- advertisement -

Cost basis of inherited mutual funds

 

Dear Tax Talk,
My wife and I own some stocks and mutual funds jointly with right of survivorship. When I die, what will be the basis of these assets? Will they "step up" to the price on the date I die or remain what we paid for them? I know that if I inherit individual stock, the basis "steps up." Great series you write! Thanks! -- George

- advertisement -

Dear George,
All Georges have great things to say (this is not a political endorsement).

The general rule is that when you die, the basis of your assets for purposes of calculating future gain or loss on their sale becomes the value at the date of your death. The holding period for calculating gain or loss is considered long term for inherited property.

An account held between a husband and wife as joint with right of survivorship is generally considered owned one-half by each. The basis of the inherited half is considered the value on your date of death, so that one-half value is added to your wife's one-half original cost, determined on an asset-by-asset (i.e., each stock or mutual fund) basis.

For example, if your portfolio consisted of 100 shares of IBM with a cost of $1,000 and a value at your death of $1,200, your wife's basis would become $1,100. The $1,100 is calculated by adding your wife's one-half cost of $500 to the one-half value of $600. If the value were $800 at your death, your wife's basis would be $900 ($500 cost plus $400 value).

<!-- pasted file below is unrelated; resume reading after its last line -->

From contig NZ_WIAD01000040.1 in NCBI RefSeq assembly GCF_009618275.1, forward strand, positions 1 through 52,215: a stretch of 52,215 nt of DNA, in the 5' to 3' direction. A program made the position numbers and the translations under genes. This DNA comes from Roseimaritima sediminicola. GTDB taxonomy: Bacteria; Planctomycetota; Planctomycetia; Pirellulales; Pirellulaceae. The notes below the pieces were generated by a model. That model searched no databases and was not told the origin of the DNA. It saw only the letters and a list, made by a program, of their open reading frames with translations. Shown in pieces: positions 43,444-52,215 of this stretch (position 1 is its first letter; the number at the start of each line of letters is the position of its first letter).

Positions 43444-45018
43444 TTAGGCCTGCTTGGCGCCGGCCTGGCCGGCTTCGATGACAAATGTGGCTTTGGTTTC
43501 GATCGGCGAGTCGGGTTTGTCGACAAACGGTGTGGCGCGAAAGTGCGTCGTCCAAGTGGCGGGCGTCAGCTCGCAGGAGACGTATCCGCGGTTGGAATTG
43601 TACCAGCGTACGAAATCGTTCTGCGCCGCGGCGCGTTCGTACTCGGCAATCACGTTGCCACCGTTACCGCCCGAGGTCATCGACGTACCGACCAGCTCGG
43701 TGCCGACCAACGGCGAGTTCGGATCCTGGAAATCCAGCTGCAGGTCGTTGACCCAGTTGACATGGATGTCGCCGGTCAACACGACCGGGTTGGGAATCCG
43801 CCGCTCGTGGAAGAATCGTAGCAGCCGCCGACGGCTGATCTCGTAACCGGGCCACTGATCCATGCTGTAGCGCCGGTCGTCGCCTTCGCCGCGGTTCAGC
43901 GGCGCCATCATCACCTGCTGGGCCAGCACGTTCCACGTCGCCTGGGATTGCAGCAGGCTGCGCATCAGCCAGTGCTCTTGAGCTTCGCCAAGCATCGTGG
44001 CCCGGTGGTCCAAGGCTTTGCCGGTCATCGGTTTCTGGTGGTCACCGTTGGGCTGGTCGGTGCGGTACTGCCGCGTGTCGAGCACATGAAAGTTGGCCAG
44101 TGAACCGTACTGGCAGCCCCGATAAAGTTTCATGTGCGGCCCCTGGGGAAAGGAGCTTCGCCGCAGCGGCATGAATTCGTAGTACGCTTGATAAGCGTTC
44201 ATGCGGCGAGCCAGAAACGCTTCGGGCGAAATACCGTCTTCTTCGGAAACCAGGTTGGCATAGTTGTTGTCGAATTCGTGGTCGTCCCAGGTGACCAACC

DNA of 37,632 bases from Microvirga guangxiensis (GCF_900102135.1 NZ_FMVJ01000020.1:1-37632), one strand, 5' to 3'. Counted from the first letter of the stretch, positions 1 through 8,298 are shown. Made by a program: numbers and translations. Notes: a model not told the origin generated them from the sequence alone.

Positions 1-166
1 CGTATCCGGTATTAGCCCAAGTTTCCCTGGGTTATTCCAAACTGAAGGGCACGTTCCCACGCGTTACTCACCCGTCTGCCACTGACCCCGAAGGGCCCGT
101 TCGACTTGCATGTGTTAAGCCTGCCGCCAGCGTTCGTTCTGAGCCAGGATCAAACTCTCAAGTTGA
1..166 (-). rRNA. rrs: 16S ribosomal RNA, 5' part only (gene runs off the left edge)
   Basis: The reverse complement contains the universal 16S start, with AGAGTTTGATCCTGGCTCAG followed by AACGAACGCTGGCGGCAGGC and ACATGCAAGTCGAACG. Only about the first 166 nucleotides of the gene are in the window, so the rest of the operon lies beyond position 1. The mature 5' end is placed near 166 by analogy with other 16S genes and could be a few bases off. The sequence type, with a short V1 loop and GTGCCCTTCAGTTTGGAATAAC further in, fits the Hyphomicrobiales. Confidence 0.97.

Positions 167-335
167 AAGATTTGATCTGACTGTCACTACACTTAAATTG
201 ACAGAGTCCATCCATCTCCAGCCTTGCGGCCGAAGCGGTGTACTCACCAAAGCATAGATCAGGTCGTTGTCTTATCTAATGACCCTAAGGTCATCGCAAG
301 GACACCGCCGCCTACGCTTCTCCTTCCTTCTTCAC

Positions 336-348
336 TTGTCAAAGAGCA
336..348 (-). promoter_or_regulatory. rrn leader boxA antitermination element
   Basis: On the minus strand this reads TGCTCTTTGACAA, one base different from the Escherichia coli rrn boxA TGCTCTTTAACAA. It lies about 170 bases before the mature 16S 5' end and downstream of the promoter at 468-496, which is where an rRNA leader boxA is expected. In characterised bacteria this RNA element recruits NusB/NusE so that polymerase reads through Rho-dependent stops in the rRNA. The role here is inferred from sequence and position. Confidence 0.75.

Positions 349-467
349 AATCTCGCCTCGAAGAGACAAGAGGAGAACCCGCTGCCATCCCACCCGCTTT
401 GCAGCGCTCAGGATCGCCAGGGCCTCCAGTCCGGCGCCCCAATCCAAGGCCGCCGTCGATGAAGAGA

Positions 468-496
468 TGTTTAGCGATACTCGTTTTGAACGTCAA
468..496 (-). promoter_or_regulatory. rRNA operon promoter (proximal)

If your wife transfers her appreciated stock to you within one year of your death, the step-up in basis would be denied if she were to reacquire it at your death.

 
-- Posted: August 17, 2004
   

 

 
 

 

Looking for more stories like this? We'll send them directly to you!
Bankrate.com's corrections policy
Print  
 

Compare Rates
NATIONAL OVERNIGHT AVERAGES
30 yr fixed mtg 4.45%
48 month new car loan 3.77%
1 yr CD 0.89%
Rates may include points



Mortgage calculator
See your FICO Score Range -- Free
How much money can you save in your 401(k) plan?
Which is better -- a rebate or special dealer financing?
VIEW MORE CALCULATORS

BASICS SERIES
Tax Basics
Knowing how to file can save you money.
Filling out the W-4 form
What is my tax rate?
How to itemize deductions
Tax credits can lower bill
Death and taxes
Tax record-keeping

MORE ON BANKRATE
Income tax rates  
Tax forms  
State taxes  
Tax basics


- advertisement -
 
- advertisement -